Crafting Flu-Flu's for Arial Fun

By Dan Worden and Charlie Lamb

The pheasant launched from its hiding spot twenty feet to my left. As it rose, it flew at a forty-five degree angle towards the right, I swung with him and drew the bow. In the split second it took to reach anchor, the bird had distanced itself by 15 yards.

Letting the string slip, the fourth arrow of the day was on its way. The missile whirred towards the fleeing quarry and I was once again filled with hope. It looked like this was going to be the one. YES! The arrow struck just above the back leg, transfixing the bronze rooster. The Zwickey Scorpio did its job, stopping the arrow, with about nine inches of shaft sticking out of the breast on the opposite side of the bird. The pheasant glided about 50 yards and crashed to earth. The whoops of joy among the small group of hunters could have been heard for miles.

After a total of nearly twenty arrows we had finally knocked a bird out of the sky. Harvesting this pheasant was the exciting payoff of many hours of shooting arial targets with my favorite type of arrow, the flu-flu.

Why do I like flu-flu's so much? They are just plain fun. That's why. What makes them so much fun? Well, the answer is quite simple. With their unique fletchings, and natural braking ability, they simply look like a good time waiting to happen and lend themselves to some exciting ways to shoot. Their large fletchings catch the air and quickly slow the arrow's velocity, which dramatically reduces the distance the arrow flies. Reduced flight is a decided benefit when it comes time to retrieve your arrows after shooting them at a game bird scooting across the sky. These benefits are useful in other hunting situations too, such as squirrels in treetops.

Flu-flu's can be a blast while target shooting too. On our indoor league, flu-flu's are used to try and obscure the scoring rings on our opponent's target. Since they are offered up as a kind of sacrificial lamb in these leagues, I have spent a fair amount of time building replacements!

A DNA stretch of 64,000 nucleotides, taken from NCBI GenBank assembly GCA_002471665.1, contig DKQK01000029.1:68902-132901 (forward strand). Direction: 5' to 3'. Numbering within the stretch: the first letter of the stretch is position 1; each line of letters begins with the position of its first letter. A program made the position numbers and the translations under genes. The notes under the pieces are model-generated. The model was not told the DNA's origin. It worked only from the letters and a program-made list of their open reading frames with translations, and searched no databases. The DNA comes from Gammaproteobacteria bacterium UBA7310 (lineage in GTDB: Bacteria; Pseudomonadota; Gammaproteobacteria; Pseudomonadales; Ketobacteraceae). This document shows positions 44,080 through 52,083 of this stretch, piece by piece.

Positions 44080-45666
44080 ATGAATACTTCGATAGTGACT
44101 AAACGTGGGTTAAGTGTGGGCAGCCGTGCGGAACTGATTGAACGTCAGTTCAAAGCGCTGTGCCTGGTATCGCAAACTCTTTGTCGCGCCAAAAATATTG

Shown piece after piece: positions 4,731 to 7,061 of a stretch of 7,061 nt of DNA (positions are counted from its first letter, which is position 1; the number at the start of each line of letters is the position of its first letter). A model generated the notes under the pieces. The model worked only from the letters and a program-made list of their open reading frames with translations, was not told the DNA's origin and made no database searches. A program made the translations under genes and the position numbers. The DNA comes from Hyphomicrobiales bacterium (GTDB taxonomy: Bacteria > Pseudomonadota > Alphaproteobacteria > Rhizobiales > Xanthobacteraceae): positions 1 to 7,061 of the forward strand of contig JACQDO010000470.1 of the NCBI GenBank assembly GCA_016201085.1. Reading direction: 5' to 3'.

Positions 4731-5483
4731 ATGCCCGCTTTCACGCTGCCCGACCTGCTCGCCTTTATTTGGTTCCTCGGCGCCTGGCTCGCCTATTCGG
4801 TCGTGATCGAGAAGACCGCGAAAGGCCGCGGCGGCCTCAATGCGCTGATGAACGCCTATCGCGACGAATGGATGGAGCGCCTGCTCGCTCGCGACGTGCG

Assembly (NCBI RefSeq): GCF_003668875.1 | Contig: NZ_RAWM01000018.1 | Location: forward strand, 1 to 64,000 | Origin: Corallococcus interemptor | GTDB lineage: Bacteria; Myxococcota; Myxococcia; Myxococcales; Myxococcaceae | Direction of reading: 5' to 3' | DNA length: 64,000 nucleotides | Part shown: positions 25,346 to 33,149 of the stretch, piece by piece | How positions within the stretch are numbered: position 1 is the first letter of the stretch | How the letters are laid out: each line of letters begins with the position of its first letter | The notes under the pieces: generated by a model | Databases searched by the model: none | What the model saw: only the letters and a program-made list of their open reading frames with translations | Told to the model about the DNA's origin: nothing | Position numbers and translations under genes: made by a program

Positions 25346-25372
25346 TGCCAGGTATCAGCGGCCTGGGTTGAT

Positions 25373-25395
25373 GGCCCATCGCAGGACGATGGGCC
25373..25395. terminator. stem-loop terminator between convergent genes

There are many ways to make flu-flu arrows, but these are the types I have made, and the techniques used to make them. There are a couple of basic styles, and multitudes of variations on those styles.

The two basic designs are the twisted, or spiral wrapped fletch, and uncut feathers fletched in a normal manner. If you fletch your own arrows you probably already have the tools required for making most flu-flu's. With minimal additional cost you can add a few items that will enable you to make any type of flu-flu you wish.

Referencing the picture from top to bottom there are five different types of flu-flu arrows shown. The top arrow is a six fletch. It has straight fletched feathers, 4 - 4 " long and left untrimmed.

The second arrow is a hybrid that my friends and I have nicknamed "airbrakes." It is a combination of three regular fletchings and a feather wrapped in a tight spiral behind them.

The third arrow is a true spiral and the most well-known flu flu type.

The fourth is a six fletch straight made with spliced feather pieces. Because the feathers differ somewhat it creates an offset and makes a unique looking arrow.

The last arrow is another six fletch only this time a helical jig was used.

The six fletch varieties are the easiest to build. Cut some pieces of full-length feathers to your desired length. You can use one piece four to five inches long, or multiple pieces to get your desired length. (one and two inch pieces left over from cutting your full length feathers are perfect for this) Fletch as you would any arrow. Then flip the arrow over in the nock receiver. This will allow the jig to fletch in the gaps between the previously fletched feathers. You will end up with six 60-degree fletchings.

To make the hybrid, place a drop of glue to the tip of a full-length feather. Lay the feather perpendicular to the shaft with the "cup" of the feather facing the arrow's tip end with just the glued tip on the shaft. Clamp it and let it dry. Once it is dry, smear glue on the shaft about 3/8" - 1/2" above the feather towards the nock end. Wrap the feather towards the nock keeping the quill edges touching until you run out of feather. Clamp it and let it dry. Put the arrow in your jig and add the three regular fletches. This part is tricky because the jig and feathers kind of fight each other. One trick is to use fletching tape and just use the jig as a guide and stick the feathers with a combination of jig and freehand.